|Cited Patent||Filing date||Publication date||Applicant||Title|
|US4139346 *||Nov 28, 1977||Feb 13, 1979||Enzo Bio Chem Incorporated||Nucleic acid and protein binding paper|
|US4797355 *||Jun 13, 1985||Jan 10, 1989||Amgen Inc.||Methods for attaching polynucleotides to supports|
|US4806546 *||Sep 30, 1985||Feb 21, 1989||Miles Inc.||Immobilization of nucleic acids on derivatized nylon supports|
|US5242974 *||Nov 22, 1991||Sep 7, 1993||Affymax Technologies N.V.||Polymer reversal on solid surfaces|
|US5380833 *||Dec 13, 1991||Jan 10, 1995||Chiron Corporation||Polynucleotide reagents containing selectable cleavage sites|
|US5512439 *||Jul 6, 1994||Apr 30, 1996||Dynal As||Oligonucleotide-linked magnetic particles and uses thereof|
|EP0396116A2 *||May 2, 1990||Nov 7, 1990||Abbott Laboratories||Covalent attachment of specific binding members to a solid phase|
|EP0455905A2 *||Sep 4, 1990||Nov 13, 1991||Microprobe Corporation||Solid supports for nucleic acid hybridization assays and methods for covalently immobilizing oligonucleotides|
|WO1993006925A1 *||Oct 2, 1992||Apr 15, 1993||Minnesota Mining & Mfg||Covalently reactive particles incorporated in a continuous porous matrix|
|1|| *||Arshady, Reza; Review: Beaded Polymer Supports and Gels, I. Manufacturing Techniques; Journal of Chromatography, 586 (1991); pp. 181 197.|
|2||Arshady, Reza; Review: Beaded Polymer Supports and Gels, I. Manufacturing Techniques; Journal of Chromatography, 586 (1991); pp. 181-197.|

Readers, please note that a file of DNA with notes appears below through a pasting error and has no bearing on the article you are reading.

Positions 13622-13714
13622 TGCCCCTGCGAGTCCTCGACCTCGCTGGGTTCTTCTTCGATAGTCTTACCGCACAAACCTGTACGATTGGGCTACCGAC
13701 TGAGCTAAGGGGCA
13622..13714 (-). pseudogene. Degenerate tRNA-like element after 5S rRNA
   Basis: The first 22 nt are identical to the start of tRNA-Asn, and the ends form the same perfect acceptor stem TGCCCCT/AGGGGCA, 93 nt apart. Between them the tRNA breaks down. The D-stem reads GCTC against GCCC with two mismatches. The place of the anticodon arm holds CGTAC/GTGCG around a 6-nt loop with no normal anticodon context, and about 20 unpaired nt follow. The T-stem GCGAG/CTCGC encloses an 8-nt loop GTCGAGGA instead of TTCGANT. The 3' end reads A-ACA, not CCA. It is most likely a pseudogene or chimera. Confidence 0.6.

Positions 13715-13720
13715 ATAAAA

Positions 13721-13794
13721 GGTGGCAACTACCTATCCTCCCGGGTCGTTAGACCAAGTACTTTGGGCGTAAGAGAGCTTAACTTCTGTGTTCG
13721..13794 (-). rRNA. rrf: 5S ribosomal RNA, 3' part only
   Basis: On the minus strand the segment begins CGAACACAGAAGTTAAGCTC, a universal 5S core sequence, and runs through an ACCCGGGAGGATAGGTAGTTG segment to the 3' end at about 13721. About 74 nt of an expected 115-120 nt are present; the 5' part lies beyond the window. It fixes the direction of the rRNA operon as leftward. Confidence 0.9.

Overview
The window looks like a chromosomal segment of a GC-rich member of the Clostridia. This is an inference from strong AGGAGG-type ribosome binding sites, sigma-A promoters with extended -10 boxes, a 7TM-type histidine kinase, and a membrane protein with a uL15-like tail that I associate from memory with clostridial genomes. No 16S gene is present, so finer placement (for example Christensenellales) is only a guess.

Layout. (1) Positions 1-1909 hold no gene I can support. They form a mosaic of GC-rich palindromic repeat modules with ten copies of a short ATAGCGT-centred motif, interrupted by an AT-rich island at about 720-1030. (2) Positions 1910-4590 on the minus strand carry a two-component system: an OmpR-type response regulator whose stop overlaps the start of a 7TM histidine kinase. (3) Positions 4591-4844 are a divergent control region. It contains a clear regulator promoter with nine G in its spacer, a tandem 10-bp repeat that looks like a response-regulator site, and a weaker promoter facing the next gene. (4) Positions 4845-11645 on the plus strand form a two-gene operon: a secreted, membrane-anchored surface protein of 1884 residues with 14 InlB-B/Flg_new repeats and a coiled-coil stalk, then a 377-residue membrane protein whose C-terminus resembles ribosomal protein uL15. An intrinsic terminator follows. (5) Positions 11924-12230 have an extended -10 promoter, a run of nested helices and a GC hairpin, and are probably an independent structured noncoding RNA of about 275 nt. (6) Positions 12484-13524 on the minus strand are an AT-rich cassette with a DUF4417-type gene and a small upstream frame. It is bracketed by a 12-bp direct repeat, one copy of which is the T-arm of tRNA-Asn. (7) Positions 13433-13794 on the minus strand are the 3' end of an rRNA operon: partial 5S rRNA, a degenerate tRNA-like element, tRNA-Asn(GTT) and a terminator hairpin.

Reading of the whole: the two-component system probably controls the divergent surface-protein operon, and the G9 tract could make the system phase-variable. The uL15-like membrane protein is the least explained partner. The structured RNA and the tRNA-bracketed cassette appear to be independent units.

|3|| *||Arshady, Reza; Review: Beaded Polymer Supports and Gels, II. Physico Chemical Criteria and Functionalization; Journal of Chromatography, 586 (1991); pp. 199 219.|
|4||Arshady, Reza; Review: Beaded Polymer Supports and Gels, II. Physico-Chemical Criteria and Functionalization; Journal of Chromatography, 586 (1991); pp. 199-219.|
|5|| *||Damha, Masad J. et al.; An Improved Procedure for Derivatization of Controlled Pore Glass Beads for Solid Phase Oligonucleotide Synthesis; Nucleic Acids Research vol. 18, No. 13 (1990); pp. 3813 3821.|
|6||Damha, Masad J. et al.; An Improved Procedure for Derivatization of Controlled-Pore Glass Beads for Solid-Phase Oligonucleotide Synthesis; Nucleic Acids Research vol. 18, No. 13 (1990); pp. 3813-3821.|
|7|| *||Hayashi, Toshio et al.; Immobilization of Thiol Proteases onto Porous Poly(Vinyl Alcohol) Beads; Polymer Journal vol. 25, No. 5 (1993); pp. 489 497.|
|8||Hayashi, Toshio et al.; Immobilization of Thiol Proteases onto Porous Poly(Vinyl Alcohol) Beads; Polymer Journal vol. 25, No. 5 (1993); pp. 489-497.|
|9|| *||Lund, Vera et al.; Assessment of Methods for Covalent Binding of Nucleic Acids to Magnetic Beads, Dynabeads, and the Characteristics of the Bound Nucleic Acids in Hybridization Reactions; Nucleic Acids Research vol. 16, No. 22 (1988).|
|10|| *||Pon, Richard T. et al.; Research Report: Derivatization of Controlled Pore Glass Beads for Solid Phase Oligonucleotide Synthesis; BioTechniques vol. 6, No. 8 (1988); pp. 768 770, 773 775.|